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So, that’s all about being pregnant in Sweden. I have nothing to compare it to, since I have not been pregnant in the US, but it was definitely a learning experience. And man, I wish I had found a blog like this to help me navigate the system! Since the healthcare system is universal here, the experience should be the same no matter which midwife clinic you go to :).

But here we are, week 20, with a baby girl that’s growing healthy (despite me making a few desserts for the blog!). I had been thinking of making this dessert as a “gender reveal” for a while now because it is one of my absolute favorite Swedish desserts!

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It starts with a macaroon-style cookie base, made simply from egg whites and almond paste.

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Then, typically, you add a sort of chocolate frosting/cream on top and cover it all with hard chocolate. However, I decided to switch things up a bit and make a cherry filling instead… it was both pink and delicious :).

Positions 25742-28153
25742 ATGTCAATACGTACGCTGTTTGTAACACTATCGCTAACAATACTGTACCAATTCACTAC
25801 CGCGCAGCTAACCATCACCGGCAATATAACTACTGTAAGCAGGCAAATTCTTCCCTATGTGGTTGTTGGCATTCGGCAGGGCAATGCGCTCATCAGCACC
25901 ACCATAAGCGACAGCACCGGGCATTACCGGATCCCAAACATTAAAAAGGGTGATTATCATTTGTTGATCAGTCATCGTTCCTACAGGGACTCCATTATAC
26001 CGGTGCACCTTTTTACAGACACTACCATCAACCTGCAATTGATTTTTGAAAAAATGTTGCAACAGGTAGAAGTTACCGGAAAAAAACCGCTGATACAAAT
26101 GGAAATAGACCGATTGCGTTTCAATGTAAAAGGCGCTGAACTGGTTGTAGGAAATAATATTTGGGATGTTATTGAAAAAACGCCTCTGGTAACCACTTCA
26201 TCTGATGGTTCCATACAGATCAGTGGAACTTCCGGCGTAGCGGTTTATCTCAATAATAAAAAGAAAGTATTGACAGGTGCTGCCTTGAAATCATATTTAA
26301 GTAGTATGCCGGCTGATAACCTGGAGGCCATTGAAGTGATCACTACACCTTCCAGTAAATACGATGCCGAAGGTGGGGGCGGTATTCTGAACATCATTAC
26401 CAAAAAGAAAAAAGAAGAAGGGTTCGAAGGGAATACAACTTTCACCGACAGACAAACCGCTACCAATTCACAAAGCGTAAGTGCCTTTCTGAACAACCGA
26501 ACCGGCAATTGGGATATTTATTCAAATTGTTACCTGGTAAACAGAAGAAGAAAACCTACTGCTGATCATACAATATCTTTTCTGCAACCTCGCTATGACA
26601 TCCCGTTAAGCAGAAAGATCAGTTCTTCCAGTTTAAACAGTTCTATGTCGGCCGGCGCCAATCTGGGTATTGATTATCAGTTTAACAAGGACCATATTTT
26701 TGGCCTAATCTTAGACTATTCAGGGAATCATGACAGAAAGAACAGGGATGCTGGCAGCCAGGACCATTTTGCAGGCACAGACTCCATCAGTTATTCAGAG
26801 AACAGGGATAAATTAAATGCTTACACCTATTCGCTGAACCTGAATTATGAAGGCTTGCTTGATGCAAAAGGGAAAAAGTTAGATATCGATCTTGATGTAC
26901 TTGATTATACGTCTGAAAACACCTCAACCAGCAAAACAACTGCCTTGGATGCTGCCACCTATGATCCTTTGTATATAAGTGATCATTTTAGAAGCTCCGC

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I used fresh cherries for the frosting, which I think also added a scrumptious flavor. And funny enough, the cherries came from the US…. so it felt a bit like I was putting my two favorite countries into one special dessert :).


So there you have it all… the sex of our baby, the system of being pregnant in Sweden, AND a recipe for a cherry chokladbiskvi. Hopefully someone who is pregnant and confused in Sweden will find this post and will find it helpful… and for everyone else, enjoy the chokladbiskvi :).

Cherry Chokladbiskvier

  • Servings: 8
  • Difficulty: medium
  • Print